City Sound Transit: Opening A(nother) Dialogue
posted by April 25 at 14:55 PMon
So Sound Transit decided yesterday to move forward with a plan… to start planning. Yesterday afternoon, the Sound Transit board voted to get public input on two different potential ballot measures—one that would increase sales taxes an average of $100 per household per year, and one that would raise them an average of $125.
I know the board wants to avoid an electoral debacle like last year’s failed roads and transit ballot measure, but I wish they’d just pick a plan. (Personally, I think the higher number makes more sense because it allows ST to serve more people, but the difference between a 0.4 percent sales tax increase and a 0.5 percent sales tax increase is pretty negligible—and certainly not enough to convince folks who would never have voted for transit in the first place.)
And seriously—hasn’t this already been surveyed, focus-grouped, and polled to death? Show me a person in this region who doesn’t have an opinion on light rail and I’ll show you someone who doesn’t vote anyway. Public input—fine. But no amount of temperature-taking is going to reach the citizens ST board member Julia Patterson referred to yesterday as “the average [people] living on the cul-de-sac” if they don’t take an interest. Sound Transit should say “fuck ‘em” and move forward this year, when Democratic voter turnout is going to break records.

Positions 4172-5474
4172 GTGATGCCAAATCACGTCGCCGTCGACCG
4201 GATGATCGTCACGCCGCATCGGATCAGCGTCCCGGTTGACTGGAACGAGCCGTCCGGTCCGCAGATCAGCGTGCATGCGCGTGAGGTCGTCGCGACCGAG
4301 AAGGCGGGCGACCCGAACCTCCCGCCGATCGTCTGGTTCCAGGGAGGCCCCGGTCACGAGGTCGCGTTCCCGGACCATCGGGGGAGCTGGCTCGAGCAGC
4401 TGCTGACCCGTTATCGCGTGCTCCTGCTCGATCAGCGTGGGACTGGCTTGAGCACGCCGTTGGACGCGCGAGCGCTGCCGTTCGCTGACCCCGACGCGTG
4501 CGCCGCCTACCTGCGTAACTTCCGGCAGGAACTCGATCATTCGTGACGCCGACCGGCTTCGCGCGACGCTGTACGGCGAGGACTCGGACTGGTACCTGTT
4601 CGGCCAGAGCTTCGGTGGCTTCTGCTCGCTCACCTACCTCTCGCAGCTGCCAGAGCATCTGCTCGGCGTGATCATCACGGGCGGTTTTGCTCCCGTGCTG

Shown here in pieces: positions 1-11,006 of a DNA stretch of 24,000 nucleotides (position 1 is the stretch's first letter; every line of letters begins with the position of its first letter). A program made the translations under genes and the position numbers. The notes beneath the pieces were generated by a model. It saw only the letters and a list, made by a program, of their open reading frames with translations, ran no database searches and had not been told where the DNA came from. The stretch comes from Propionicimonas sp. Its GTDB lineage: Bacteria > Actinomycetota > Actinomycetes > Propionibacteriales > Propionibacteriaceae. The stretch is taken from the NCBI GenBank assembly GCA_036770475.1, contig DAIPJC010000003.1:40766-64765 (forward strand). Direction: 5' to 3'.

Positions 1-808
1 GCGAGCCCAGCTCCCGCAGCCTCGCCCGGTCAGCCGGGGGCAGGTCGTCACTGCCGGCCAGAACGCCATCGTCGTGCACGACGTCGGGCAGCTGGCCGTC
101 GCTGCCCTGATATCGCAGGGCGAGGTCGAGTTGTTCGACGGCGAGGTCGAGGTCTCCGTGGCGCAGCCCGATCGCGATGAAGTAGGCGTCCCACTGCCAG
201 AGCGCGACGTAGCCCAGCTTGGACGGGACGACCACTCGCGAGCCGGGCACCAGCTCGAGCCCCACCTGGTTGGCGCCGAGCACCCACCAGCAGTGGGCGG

As an aside: Times reporter Mike Lindblom (whom I like and respect a lot) had one line in his story that was a bit misleading. Lindblom quoted Seattle Mayor and ST board chair Greg Nickels as saying that all the tolls being proposed around the state “require that we create an alternative to driving, and paying an $8 toll.” According to my notes, what Nickels actually said was, “the governor and others have talked about tolling and congestion pricing as one strategy, and I applaud that, but I think it’s important that we take the steps first to provide an alternative to driving alone and paying an $8 toll… When we ask [drivers] to pay to cross 520 or other corridors or the whole system, I think we have to give them choices about how they travel and what they will pay.” Seen in context, Nickels’s comment was pro-transit and pro-tolls; Lindblom’s truncation makes it sound like Nickels considers tolls an unreasonably onerous burden.